At 10 p.m. on April 20, Dean of Students Soncia Reagins-Lilly called coalition member Carson Chavana, a geography senior who was not arrested last Wednesday, to set up a Monday meeting between her and President William Powers Jr., Chavana said.

The coalition agreed to the meeting on the condition that coalition leaders William Yates, an Asian Studies senior, and Bianca Hinz-Foley, a former student, be present, said Yates. Both Yates and Hinz Foley were arrested during last week’s sit-in, along with 16 others who refused to leave the building at 5 p.m.

“When a fair, democratic meeting that allows for appropriate representation and that does not have a preset agenda is offered on behalf of the administration, we, the Make UT Sweatshop-Free coalition, will be more than happy to accept,” Chavana said.

The President’s office refused to meet with Yates and Hinz-Foley because they do not want to encourage criminal behavior, said UT spokesman Gary Susswein.

“[Chavana] initially indicated a willingness to meet with President Powers but has since rejected the invitation, instead offering to meet President Powers off site, as part of larger group that includes a politician, union leader, the recently-arrested students and others, and only in the context of what she called ‘serious negotiations,’” Susswein said.

Yates said the administration was trying to rush a meeting so that they could claim to have met with the students and sweep the sweatshop controversy under the rug. Yates said Chavana alone could not represent the broad coalition or provide the President with in-depth information regarding conditions at factories producing UT apparel.

“The meeting would have been a sham,” Yates said.

Susswein said he was confused by the response to the proposed meeting because the group has been demanding a meeting with the president for over a year. The offer to meet with the President still stands and could be arranged for a later date, he said.

Susswein said the administration decided to lock the President’s office because of security concerns and to prevent further disruption of office staff.

Yates said the Tuesday lockout was indicative of the University’s larger response to the coalition’s message.

“This is really evident of how [the administration] is not ready to meet on this and how they are not taking students seriously,” Yates said.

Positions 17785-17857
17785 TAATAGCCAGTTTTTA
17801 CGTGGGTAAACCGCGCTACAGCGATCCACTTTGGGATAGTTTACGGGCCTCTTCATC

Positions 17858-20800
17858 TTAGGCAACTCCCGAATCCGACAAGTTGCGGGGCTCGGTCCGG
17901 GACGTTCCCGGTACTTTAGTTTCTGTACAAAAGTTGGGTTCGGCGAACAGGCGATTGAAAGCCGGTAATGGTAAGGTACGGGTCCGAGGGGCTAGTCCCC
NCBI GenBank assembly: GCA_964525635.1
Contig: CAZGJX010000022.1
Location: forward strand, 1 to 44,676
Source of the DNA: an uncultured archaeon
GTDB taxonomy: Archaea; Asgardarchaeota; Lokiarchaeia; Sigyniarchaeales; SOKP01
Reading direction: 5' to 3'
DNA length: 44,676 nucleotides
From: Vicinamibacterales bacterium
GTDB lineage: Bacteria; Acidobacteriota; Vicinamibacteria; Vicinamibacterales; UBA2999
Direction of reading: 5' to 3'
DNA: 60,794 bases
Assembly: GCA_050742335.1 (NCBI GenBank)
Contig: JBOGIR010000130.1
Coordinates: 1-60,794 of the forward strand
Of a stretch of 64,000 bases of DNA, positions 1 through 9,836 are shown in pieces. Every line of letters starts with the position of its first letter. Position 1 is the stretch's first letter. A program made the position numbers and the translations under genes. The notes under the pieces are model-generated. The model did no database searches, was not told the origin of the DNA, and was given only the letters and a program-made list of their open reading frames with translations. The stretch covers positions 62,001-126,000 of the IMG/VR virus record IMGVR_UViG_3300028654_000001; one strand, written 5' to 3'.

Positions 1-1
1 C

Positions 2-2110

Students participate in the Make UT Sweatshop-Free CoalitionÂ’s lay-out protest in front of the tower Thursday afternoon. The group hoped to raise awareness for the working conditions in factories that produce University merchandise.

Photo Credit: Rebecca Howeth | Daily Texan Staff

Students chanted, “When workers are under attack, what do we do? Stand up, fight back,” as they walked up the steps of the Main Building in an attempt to gain an audience with President William Powers, Jr. to protest UT’s apparel manufacturers.

Students with the Make UT Sweatshop-Free Coalition organized a lay-in protest on the Main Mall in order to raise student awareness of working conditions in factories that produce University apparel. After laying on the ground, they attempted to march to the President’s office to hand him a letter with their demands, but were met by Kathy Bartsch, executive assistant to the President, who said Powers was not available to receive them, but that she would relay their message.

The Make UT Sweatshop-Free Coalition is working in conjunction with United Students Against Sweatshops to ensure better working conditions in the factories that produce University apparel. The organization’s main demand of the University is that they switch from working with the Fair Labor Association, who currently inspects the factories that produce the apparel, to the Workers Rights Consortium, who they believe will produce unbiased reports of the conditions in the factories.

Bianca Hinz-Foley, plan II junior and United Students Against Sweatshops affiliate member at UT, said Coalition members have tried to voice their concerns to the administration in the past, but the responses have been less than accommodating.

“We have been left waiting to receive responses,” Hinz-Foley said. “We contacted donors and alumni to tell them it is not acceptable to ignore students and alumni called in with their concerns.”

Hinz-Foley said student responses to the protest have been relatively positive because students feel powerful when it comes to making a change.

“The group has grown tremendously since some of the protests,” Hinz-Foley said. “I think students like to be part of something that sees tangible victories like this.”

Geoscience senior Nathan Van Oort said they planned the lay-in in order to raise the administration’s awareness of their group’s demands this semester.

“We want to set a precedent for the administration for what to expect this semester,” Van Oort said. “We want them to know that they can’t ignore us.”

Van Oort said he wants students to learn they have a unique leverage to make a difference at the University.

“Students have the power to influence the administration with their demands,” he said. “I want them to take away a sense of passion and education on the matter and I believe doing actions will influence more than words.”

Sociology senior Melissa Tran, who happened to be walking by at the time of the protest, said she thought the protest was good because it brought awareness to something that students take for granted everyday.

“I think the protest will affect what you think about when you buy the clothes,” Tran said. “I think it will also change the mind-set of students.”